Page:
The great news is that doing the glute bridge doesn’t require any equipment (although you can place a resistance band above your knees for more strength) and takes very little space. You don’t even have to use a mat if you don’t have one.
If you have any type of knee or hip discomfort, you’ll find this an ideal exercise.
How to Do the Glute Bridge
- Find a flat surface and lie flat on your back.
- Raise the knees by keeping the feet on the ground and around 10 inches away from your bottom.
- Stabilize yourself by keeping your hands slightly to the side.
- Use both feet to raise the hips off the ground until bringing the body and quads in a straight line. Only your feet and shoulder blades should keep contact with the floor.
- Hold in that position for two seconds, then lower your body down.
Do 15 repetitions for three sets.
Additionally, you can perform this exercise by using one leg at a time. To do so, in Step 4, raise one leg up (at a 90-degree angle from the knee) and use the foot that’s on the ground to raise your hips. You can do 15 repetitions with each leg up.
3. Donkey Kicks
Donkey kicks are a great exercise to boost your hamstrings, hips, and glutes together. It’s an all-in-one workout that includes the entire muscle chain evenly. By doing this exercise regularly, you’ll improve your posture and keep hip and spine injuries at bay. This is especially beneficial for runners with sedentary jobs.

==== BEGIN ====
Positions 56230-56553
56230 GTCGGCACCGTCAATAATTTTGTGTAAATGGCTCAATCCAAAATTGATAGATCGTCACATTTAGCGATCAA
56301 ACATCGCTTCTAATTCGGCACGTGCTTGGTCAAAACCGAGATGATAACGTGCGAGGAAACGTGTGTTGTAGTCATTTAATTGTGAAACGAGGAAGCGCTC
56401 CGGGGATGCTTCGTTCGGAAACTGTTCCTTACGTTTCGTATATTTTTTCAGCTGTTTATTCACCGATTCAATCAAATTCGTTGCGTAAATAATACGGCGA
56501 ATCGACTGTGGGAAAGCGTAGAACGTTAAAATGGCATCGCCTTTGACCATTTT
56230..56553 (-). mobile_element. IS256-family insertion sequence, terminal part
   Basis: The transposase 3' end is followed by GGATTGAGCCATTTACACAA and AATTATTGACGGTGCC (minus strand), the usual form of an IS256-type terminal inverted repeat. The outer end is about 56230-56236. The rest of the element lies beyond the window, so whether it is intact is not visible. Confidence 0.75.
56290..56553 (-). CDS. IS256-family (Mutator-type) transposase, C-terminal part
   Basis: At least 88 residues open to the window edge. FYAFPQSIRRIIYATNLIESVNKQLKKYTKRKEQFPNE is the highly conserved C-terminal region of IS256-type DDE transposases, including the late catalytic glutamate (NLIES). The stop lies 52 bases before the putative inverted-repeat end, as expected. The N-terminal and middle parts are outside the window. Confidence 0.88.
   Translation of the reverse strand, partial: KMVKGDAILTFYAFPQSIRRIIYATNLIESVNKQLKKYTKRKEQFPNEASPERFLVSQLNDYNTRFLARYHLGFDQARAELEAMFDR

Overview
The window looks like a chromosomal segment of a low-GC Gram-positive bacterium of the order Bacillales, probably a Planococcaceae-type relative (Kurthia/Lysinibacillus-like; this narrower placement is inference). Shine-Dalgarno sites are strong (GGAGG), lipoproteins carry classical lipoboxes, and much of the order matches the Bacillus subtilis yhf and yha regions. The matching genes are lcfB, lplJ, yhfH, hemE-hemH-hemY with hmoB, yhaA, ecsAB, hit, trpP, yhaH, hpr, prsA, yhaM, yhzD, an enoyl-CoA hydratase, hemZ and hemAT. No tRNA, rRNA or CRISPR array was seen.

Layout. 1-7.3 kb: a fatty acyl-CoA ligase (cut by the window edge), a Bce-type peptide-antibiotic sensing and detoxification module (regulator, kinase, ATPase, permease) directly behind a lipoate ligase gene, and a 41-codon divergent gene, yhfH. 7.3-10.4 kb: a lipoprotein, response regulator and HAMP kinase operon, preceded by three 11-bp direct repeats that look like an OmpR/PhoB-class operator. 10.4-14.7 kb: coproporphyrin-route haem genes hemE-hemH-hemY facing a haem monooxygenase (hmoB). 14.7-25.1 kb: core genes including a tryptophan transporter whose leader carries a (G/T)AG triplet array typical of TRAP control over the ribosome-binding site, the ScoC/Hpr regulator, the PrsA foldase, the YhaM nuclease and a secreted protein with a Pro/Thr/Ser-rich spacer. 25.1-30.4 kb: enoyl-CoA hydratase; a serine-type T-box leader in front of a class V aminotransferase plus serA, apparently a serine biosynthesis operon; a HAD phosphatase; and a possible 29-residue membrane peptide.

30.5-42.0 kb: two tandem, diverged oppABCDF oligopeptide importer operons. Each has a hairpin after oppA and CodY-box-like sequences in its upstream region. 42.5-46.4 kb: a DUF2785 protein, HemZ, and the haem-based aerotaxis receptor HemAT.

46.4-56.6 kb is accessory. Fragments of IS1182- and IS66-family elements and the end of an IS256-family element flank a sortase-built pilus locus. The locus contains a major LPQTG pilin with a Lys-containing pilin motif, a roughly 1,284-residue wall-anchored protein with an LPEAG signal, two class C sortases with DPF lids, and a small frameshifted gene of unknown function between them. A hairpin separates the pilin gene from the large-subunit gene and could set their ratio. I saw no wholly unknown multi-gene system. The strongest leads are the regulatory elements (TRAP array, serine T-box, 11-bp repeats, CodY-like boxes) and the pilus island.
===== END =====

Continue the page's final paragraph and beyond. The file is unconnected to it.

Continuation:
Ideally, you should do donkey kicks five times per week. You can add resistance for this exercise by adding ankle weights or a resistance band around the lifted foot.
How to Do Donkey Kicks
Get on your hands and knees on a flat surface and make sure to keep your back straight. Your hands should be stacked directly under your shoulders. The knees should be below the hips.
- Start by picking one leg up and keeping it bent at 90 degrees throughout the movement. Lift the leg off the ground by keeping your body still.
- Kick the chosen leg towards the sky behind you while keeping it at a 90-degree angle. You can straighten the leg as you raise it up as a variation.
- Lower the leg without letting it touch the ground.
Repeat the exercise 15 times. Aim for three sets.